John Bibby
John Bibby

By John Bibby

Nomadic renting – those who don’t want to move suffer the most

Last week, we released new research on England’s unstable private rented sector. The headline finding was that well over a quarter of renters have moved at least three times in the last five years. For a family with a child that’s nigh on nomadic.

The research shows the range of serious negative consequences moving so often can have, from straining family finances to forcing children to move school.. I’ve written a full summary of it here, if you want to know more.

What I didn’t write about in that summary though, was the fact renters who don’t want to move, but are forced to, are much more likely to be negatively affected by the move. For example, for renting families who didn’t want to move, the number whose finances were strained by their last move rockets up from 25% to 55%.

This is very significant, because it means that giving renters more power to stay in their home for the long-term, if they want to, will disproportionately cut down the negative effects of instability. It makes the case for longer tenancies even more persuasive.

Figure 1: the extra impact of moving on renters who would have preferred to stay in their last rented home

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Source: YouGov for Shelter, base: English private renters: 3530. Survey conducted between 22nd June and 13th July 2015

To understand this point properly, you need to look at the split between people who wanted to stay in their last home and those who wanted to leave.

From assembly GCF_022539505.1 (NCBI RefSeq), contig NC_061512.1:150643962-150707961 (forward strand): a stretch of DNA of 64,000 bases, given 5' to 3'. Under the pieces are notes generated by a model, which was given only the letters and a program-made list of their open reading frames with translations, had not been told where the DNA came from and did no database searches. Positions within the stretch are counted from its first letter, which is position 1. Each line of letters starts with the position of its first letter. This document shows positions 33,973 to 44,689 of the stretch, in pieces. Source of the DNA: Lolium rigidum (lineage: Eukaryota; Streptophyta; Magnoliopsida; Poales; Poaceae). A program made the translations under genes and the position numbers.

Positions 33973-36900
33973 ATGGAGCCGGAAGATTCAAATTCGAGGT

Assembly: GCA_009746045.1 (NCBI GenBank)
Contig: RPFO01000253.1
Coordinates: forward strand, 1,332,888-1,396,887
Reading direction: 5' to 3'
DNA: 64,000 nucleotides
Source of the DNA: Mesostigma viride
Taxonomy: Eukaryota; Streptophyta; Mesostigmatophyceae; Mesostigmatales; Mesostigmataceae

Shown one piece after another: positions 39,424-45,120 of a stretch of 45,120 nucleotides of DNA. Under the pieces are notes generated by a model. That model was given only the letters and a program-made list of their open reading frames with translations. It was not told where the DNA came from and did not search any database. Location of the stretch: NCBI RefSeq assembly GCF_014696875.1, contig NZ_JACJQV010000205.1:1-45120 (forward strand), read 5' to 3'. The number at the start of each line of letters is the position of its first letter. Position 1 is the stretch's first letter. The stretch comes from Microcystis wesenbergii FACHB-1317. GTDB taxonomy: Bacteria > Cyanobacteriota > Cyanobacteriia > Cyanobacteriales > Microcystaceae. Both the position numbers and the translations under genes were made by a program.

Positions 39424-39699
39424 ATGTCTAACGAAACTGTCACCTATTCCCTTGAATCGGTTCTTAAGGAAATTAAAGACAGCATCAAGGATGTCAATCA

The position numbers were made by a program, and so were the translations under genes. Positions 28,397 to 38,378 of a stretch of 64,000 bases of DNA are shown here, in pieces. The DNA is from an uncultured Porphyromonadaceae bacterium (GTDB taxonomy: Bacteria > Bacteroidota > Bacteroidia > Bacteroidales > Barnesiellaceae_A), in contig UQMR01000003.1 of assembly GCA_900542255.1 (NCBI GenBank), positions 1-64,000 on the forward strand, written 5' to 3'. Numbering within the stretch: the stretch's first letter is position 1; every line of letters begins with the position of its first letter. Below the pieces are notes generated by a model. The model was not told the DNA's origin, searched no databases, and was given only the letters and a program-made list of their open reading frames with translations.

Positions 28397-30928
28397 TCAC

Although some renters who wanted to move are hit by negative consequences, they are much less likely to be. Renters who wanted to stay in their home and not move were significantly more likely to be badly affected (see Figure 1). This doesn’t only apply to those whose finances were strained, it applies across a range of different effects, including those who had to take time off work, saw family less or faced extra commuting costs.

Being a renter with a child increases this multiplier effect by making you even more likely to face  some negative consequences if you didn’t want to move. At the same time, these families are also much more likely to report that moving had a negative impact on their child. For example, they are three times as likely to report that the move had a negative impact on their child’s education.

Figure 2: the extra impact of moving on children of renting families who would have preferred to stay in their last rented home

impact2

Source: YouGov for Shelter, base: English private renters: 3530. Survey conducted between 22nd June and 13th July 2015

Introducing longer term tenancies wouldn’t stop people moving in the private rented sector and nor would anyone want it to. Moving can often be desirable and no renter would want to feel trapped in their home by an inflexible tenancy. But increasing the minimum period that renters are allowed to stay in their home while giving them the power to move on if they want to will deliver the best of both worlds. It will retain the flexibility of private renting that lets people move as their circumstances change. At the same time it will cut down on the worst negative effects of moving – those felt by families who want to stay.

 

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